“The symbol of God functions.” How you picture God directly affects how you live your life. I am adapting an essay I wrote in my theology class into a five part series… my 5 fundamental attributes of God. I’ve tried to make it a bit simpler for laymen but still… its hard to separate Christian theology from at least a few big, nasty words. Here goes…
God is knowable in creation.
Since God is Trinitarian and relational, God is knowable in creation. In radical, vulnerable love, God gave His name to Moses—YHWH, or “I AM WHO I AM”. While this accentuates His mystery, the fact remains, God gave Moses His name. He is the relational God. Such Divine self-disclosure belongs exclusively to the Christian biblical tradition.
God’s desire is for right relationship with His children that is rooted, (just as in His Triune-Self), in love. Love is a deeply personal term, reserved strictly for relationships that encompass the emotional as well as intellectual capacity of distinct individuals. Thus, love cannot be relegated upon the radically other, mysterious unknown-it must be someone knowable.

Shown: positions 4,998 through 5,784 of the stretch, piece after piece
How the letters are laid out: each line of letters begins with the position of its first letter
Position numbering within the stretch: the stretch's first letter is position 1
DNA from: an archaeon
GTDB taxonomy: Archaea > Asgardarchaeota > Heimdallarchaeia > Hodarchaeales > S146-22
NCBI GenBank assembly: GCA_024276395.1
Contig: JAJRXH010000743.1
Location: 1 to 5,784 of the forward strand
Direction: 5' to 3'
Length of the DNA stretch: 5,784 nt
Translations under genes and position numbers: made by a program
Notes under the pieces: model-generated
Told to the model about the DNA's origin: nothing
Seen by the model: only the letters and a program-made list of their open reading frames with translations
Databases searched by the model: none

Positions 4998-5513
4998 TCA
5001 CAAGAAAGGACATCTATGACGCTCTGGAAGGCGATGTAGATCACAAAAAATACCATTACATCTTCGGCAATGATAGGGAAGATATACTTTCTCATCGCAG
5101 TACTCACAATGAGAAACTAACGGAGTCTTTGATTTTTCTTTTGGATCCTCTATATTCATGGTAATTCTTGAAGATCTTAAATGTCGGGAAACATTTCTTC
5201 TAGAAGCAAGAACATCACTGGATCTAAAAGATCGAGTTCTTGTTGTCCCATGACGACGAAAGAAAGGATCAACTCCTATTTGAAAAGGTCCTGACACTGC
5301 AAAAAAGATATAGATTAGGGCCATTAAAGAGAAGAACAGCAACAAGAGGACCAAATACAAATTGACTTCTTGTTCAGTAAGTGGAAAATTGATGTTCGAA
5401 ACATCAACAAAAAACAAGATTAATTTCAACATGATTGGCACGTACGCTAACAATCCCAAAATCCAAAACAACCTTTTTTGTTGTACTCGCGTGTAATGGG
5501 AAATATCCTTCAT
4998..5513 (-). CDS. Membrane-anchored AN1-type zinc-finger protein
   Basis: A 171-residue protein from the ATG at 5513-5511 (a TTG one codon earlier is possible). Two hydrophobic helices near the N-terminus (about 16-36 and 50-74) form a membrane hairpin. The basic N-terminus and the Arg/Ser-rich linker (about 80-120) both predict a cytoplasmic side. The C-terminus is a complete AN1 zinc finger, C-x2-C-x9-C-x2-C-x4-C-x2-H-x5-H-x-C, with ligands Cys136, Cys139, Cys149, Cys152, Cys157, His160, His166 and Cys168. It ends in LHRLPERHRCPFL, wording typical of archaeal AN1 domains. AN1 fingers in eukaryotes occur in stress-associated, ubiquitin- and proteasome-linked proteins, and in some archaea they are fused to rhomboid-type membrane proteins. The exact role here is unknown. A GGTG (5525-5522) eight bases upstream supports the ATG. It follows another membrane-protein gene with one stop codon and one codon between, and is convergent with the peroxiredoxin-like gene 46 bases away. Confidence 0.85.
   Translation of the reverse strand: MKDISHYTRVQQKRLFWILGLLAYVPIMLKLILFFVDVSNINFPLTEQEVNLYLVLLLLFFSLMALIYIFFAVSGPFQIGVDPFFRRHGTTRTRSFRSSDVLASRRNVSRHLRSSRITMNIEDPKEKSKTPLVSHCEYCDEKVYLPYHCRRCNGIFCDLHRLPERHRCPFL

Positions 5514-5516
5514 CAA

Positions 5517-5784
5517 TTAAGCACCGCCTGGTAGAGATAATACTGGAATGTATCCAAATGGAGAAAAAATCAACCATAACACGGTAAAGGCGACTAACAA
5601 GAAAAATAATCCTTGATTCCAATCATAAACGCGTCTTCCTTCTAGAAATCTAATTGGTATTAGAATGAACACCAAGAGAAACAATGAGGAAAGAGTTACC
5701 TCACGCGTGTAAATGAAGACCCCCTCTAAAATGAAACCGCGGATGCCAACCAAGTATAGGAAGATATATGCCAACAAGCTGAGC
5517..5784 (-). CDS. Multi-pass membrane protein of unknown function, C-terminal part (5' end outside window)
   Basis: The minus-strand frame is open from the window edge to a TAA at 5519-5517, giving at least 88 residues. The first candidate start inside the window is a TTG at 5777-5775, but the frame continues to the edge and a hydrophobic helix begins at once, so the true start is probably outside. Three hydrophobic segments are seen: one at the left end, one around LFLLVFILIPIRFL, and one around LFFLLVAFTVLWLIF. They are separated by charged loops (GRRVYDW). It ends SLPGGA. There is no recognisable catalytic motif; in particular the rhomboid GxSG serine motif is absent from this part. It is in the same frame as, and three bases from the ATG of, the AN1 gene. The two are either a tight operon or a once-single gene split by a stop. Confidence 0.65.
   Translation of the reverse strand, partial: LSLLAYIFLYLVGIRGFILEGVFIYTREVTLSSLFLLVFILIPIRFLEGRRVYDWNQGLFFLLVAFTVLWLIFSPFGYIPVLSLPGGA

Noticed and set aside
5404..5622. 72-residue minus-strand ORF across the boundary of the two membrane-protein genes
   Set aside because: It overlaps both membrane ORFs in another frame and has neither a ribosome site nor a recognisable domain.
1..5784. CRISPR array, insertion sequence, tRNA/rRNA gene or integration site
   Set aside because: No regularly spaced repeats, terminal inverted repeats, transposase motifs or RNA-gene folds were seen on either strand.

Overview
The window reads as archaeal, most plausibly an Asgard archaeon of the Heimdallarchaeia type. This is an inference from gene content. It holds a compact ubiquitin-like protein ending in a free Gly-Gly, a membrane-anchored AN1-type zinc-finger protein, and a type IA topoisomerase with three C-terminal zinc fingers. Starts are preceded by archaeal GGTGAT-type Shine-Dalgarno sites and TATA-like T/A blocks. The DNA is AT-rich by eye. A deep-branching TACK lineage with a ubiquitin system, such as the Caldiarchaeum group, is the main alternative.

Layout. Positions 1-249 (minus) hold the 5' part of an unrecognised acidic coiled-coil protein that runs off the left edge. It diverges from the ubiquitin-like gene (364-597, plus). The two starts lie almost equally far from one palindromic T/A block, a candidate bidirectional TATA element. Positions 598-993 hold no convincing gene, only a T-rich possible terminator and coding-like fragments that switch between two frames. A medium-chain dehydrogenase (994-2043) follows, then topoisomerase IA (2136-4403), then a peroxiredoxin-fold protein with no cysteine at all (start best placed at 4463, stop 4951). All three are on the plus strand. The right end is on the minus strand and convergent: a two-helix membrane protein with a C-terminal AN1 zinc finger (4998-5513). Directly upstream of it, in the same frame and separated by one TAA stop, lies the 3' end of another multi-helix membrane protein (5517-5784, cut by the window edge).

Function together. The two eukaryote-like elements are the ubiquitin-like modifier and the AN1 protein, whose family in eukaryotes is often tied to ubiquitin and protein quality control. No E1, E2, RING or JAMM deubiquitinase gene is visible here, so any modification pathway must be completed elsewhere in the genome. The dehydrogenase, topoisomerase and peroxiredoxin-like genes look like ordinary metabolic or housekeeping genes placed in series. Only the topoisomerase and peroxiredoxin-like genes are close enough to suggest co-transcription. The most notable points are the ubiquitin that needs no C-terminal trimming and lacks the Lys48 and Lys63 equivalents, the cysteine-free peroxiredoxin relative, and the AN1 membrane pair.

Since God is the holy, radical other, any description of God is deeply analogical and inadequate. However, symbols such as “Father”, “Mother” or “King” must be retained because titles such as “Holy Other” and “Divine” or even strictly using “God” forfeit the loving relationality we have with God. Thus, Jesus referred to God as “Abba” and “Father”. He reserved the title “My God” to a single use in an echoing of a Jewish psalm to express His deep sorrow from the Cross. The ultimate testimony to God’s knowability is the revelation of God in the Person of Christ Jesus—fully God and fully man. While God has not left Himself without a witness across the Earth, (Rom. 2.15) it is foremost through the Holy Scriptures and especially the Gospels that God’s own Person is revealed. (Eph. 3.4-6) The danger is to “understand” God and put Him in a box. We must therefore be careful to maintain the tension between a dominating understanding of God and a humble knowing of God.